By Nicole Recine RN, MSN, AGPCNP-BC
What Causes Gestational Diabetes? Why Do Women Without Diabetes Develop Gestational Diabetes During Pregnancy?
The prevalence of GDM seems to be increasing along with the rising rates of Type 2 Diabetes and Metabolic Syndrome in the general population. What causes diabetes to occur during pregnancy in women who have otherwise never had issues with blood sugar?
GDM is thought to manifest in women who already have underlying, chronic insulin resistance prior to becoming pregnant. In late pregnancy, there is a significant increase in fetal growth and demand for nutrients. To accommodate this demand, metabolic alterations occur to ensure that the growing fetus has ample nutrients to grow and develop. These adaptations are largely driven by increases in diabetogenic hormones such as growth hormone, cortisol, human chorionic somatomammotropin (HCS) and corticotropin-releasing hormone.
One result of this process is that the mother’s body develops a state of physiological insulin resistance where her body switches from primarily using carbohydrate for fuel to using fat for fuel. This allows more of the available glucose to be used to feed the growing fetus. The mother’s body becomes “resistant” to the action of insulin, which normally moves glucose into her cells to be used for energy. Her body instead runs on fat and ketones while glucose is shunted towards the growing fetus. To help facilitate this process, the placenta allows glucose, amino acids, and ketones to be transferred to the fetus but does not allow large fats to cross over so they can be spared for the mother. This is a normal and healthy adaptation that occurs during the second and third trimester of pregnancy. In this state, insulin levels are high and fasting blood glucose levels are lower than normal since much of the blood sugar is being directed to the fetus.
In healthy women, this physiological insulin resistance is not problematic. However, in women with underlying insulin resistance, these changes can push them over into a state of overt diabetes with insulin resistance above and beyond what is normal during pregnancy. This is when blood glucose levels rise and GDM is diagnosed. In a sense, pregnancy “unmasks” the chronic insulin resistance that may have been present for years. Further, while blood glucose levels may return to normal after pregnancy, the chronic, underlying insulin resistance still remains. If left untreated, this will often lead to Type 2 Diabetes, which explains why women who are diagnosed with GDM are at a higher risk for developing Type 2 diabetes later in life .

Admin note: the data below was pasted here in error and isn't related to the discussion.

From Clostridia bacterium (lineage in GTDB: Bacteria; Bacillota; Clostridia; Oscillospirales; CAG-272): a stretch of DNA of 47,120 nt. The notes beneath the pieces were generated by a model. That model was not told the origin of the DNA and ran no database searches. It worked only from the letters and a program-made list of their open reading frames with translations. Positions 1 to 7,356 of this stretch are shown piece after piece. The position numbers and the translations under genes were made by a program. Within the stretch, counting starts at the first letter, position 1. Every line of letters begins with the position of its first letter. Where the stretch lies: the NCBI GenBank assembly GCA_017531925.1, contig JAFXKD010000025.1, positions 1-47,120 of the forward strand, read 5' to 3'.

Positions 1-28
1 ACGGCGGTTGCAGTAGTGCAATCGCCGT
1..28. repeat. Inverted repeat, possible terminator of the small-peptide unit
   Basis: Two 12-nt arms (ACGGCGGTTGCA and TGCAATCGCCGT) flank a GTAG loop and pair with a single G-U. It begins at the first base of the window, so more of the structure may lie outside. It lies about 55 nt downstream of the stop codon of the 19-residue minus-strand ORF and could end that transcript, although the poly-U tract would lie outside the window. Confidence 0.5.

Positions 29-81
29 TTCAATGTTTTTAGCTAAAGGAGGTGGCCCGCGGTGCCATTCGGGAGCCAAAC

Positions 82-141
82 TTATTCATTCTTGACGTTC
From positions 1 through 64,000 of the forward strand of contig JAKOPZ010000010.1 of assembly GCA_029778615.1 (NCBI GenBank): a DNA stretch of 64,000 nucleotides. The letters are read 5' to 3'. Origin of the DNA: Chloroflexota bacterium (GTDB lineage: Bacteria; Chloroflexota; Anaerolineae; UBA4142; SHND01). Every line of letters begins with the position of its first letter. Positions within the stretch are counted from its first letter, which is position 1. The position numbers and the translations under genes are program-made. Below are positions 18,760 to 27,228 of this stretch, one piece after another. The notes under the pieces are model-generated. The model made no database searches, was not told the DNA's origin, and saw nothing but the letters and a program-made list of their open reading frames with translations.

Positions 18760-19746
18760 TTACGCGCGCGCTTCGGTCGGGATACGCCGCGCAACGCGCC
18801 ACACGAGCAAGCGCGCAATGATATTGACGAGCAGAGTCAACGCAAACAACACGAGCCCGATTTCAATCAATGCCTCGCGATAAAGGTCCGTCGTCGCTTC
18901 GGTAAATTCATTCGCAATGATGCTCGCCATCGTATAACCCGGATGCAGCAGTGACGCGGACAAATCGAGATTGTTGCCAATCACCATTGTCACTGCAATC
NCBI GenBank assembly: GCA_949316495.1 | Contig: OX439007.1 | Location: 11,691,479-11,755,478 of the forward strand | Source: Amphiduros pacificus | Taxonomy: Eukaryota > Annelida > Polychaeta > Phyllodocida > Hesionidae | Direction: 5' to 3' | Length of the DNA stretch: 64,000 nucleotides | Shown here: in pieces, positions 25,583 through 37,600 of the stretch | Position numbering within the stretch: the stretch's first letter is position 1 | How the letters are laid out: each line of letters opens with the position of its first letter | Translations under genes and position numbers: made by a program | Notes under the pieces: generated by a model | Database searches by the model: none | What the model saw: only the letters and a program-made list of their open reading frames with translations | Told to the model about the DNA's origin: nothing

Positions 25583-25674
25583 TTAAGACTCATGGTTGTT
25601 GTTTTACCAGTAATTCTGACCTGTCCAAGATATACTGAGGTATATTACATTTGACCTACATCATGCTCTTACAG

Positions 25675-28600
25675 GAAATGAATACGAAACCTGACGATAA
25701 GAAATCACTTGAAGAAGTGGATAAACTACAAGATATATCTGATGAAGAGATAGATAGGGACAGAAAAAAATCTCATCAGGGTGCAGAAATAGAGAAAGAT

GDM is not only harmful to the mother but also significantly impacts the health of the fetus. In the short term, the fetus is at risk for macrosomia (high birth weight), hypoglycemia, birth trauma, and cardiac abnormalities. In the long term, being exposed to excessive levels of insulin and glucose in the womb predisposes the baby to obesity and Type 2 Diabetes later in life.
How is GDM diagnosed?
There are several ways to diagnose GDM. Methods and diagnosis thresholds can vary widely depending on the preferences of the provider.
A ketogenic diet includes whole foods, healthy fats, and keeping macronutrients at the appropriate levels to maintain ketosis. Visit our Discover Blog for more information on Ketogenic Diets.
The Two Step Approach: Most commonly used
Step 1: Screening
- The patient is given a 50-gram oral glucose load (fasting not required). Plasma or serum glucose is measured after one hour (not finger stick). If the patient’s blood glucose is greater than or equal to 135 mg/dL (cutoffs may vary by provider), a 100-gram oral glucose tolerance test will be administered in step 2.
Step 2: 100-gram oral glucose tolerance test